Board wants more briefing on COVID crisis

The Moore County Board of Commissioners came with questions for its Tuesday, August 18 Regular Meeting. A maximum of 25 observers, along with the board and staff, were allowed at the session, which took place at the Historic Courthouse in Carthage. Requirements for social distancing, due to COVID-19, were followed.

After passing the consent agenda, the board recognized David Sinclair, who was present at the meeting. Sinclair, a journalist, covered the board and other events in Moore County for decades. A graduate of Pinecrest High School, he began writing about local government in 1984. The board, citing his honesty and quality work, wished Sinclair well as he embarks on future endeavors.

Health Director Robert Wittmann, during a presentation, said all migrant workers in Moore County are screened before entering the U.S. Since the relevant monitoring program began in February, only one worker in Moore County has tested positive for COVID-19. Wittmann cited reducing the number of people on the buses bringing people in – and other safety measures – for the low number.

Piedmont Health is responsible for the healthcare and, if needed, the isolation of migrant workers. In recent months, there have been 50 migrants working in Moore County.

Wittmann also announced the state has ordered all staff at nursing homes to be tested every two weeks. Out of 21 deaths due to COVID in Moore County, 12 have been at nursing facilities. According to Wittmann, the death rate in the county is well below 1 percent.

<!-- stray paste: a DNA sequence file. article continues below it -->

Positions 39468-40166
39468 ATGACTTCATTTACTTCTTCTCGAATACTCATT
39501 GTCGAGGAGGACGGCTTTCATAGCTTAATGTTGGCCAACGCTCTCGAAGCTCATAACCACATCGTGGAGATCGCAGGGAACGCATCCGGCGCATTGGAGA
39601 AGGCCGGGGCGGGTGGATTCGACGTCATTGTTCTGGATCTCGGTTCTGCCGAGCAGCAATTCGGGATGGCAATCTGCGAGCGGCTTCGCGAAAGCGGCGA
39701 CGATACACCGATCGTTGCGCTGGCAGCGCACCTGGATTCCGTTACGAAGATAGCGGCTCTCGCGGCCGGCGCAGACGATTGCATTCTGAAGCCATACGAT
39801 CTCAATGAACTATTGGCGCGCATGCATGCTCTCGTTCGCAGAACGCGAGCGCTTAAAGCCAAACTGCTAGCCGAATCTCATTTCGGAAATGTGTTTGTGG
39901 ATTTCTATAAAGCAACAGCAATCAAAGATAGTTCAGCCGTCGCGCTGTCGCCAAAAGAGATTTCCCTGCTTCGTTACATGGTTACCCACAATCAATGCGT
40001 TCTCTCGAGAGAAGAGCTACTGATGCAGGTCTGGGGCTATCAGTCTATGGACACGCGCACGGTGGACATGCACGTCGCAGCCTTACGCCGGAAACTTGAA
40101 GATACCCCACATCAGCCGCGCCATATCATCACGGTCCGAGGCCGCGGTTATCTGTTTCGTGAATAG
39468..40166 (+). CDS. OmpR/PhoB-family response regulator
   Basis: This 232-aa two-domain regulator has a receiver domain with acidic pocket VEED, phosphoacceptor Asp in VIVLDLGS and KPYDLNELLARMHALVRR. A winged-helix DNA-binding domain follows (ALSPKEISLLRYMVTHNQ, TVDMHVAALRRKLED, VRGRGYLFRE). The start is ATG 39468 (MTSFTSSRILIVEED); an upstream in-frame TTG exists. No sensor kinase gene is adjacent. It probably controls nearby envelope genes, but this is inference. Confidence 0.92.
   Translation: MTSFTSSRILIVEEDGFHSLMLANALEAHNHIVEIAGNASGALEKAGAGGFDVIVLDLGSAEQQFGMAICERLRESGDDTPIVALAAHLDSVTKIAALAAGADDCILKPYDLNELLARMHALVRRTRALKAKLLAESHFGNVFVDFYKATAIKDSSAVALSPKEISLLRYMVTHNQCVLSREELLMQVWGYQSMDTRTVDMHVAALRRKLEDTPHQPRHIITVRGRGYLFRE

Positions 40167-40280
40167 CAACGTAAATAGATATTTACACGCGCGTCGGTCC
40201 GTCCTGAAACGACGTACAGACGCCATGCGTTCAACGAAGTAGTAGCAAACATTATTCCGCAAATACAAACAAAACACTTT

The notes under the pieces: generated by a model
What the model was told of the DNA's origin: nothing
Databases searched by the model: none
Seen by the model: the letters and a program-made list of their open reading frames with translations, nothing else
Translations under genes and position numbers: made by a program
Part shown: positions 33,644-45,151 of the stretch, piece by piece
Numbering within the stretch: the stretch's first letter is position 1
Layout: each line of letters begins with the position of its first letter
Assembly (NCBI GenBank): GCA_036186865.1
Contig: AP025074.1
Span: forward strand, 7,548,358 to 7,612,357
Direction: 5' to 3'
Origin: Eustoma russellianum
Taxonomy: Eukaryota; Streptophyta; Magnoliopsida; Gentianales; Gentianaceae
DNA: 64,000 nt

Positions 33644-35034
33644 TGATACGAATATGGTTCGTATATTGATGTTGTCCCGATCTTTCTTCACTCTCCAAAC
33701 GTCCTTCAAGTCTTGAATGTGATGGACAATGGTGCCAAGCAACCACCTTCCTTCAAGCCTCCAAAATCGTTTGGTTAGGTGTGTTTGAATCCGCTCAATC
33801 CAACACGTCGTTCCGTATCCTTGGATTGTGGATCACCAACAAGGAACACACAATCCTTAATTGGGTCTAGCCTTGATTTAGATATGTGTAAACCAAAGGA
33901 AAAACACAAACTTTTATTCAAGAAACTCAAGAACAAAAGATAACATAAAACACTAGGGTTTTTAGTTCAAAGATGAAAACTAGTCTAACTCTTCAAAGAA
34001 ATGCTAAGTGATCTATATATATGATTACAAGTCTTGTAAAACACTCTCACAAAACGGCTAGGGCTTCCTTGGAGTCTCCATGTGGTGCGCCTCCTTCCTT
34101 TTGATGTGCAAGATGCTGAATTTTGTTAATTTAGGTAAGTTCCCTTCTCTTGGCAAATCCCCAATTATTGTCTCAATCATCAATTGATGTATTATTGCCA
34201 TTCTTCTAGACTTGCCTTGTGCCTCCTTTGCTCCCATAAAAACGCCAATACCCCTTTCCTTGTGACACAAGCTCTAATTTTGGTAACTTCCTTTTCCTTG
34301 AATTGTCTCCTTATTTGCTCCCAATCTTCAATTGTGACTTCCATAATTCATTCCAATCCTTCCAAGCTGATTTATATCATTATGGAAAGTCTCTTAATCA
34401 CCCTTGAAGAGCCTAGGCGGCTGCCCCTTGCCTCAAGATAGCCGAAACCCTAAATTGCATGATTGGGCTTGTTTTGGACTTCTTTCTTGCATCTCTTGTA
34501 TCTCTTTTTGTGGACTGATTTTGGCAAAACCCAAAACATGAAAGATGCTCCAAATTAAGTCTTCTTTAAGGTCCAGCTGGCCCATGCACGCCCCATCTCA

Board members peppered Wittmann with several questions related to the dissemination of information about the health crisis. As it stands, the board is next due to be briefed on COVID in October.

The Board of Health will provide updates regarding the pandemic via a variety of methods. Wittmann urged that all necessary vaccinations for other illnesses, especially with the coming flu season, are taken care of.

He also emphasized the need to wear masks and practice social distancing, something Wittmann says has been more problematic with young people. 

In other business, David Lambert, the solid waste director, gave an overview of collection sites in the county. According to Lambert, inconvenience is an issue at the Aberdeen Collection Site. Increased wait times, because of single entry and exit at the site, can raise costs for local businesses.

Safety concerns, due to the traffic flow at the location, were also discussed.

To address problems and provide a one-stop shop, Lambert, formerly the town manager for Robbins, proposes an expansion of the landfill through the purchase of nearby property.

More information on plans for the collection site will be available in the coming weeks and months.

~Written by Sandhills Sentinel Reporter Dave Lukow.

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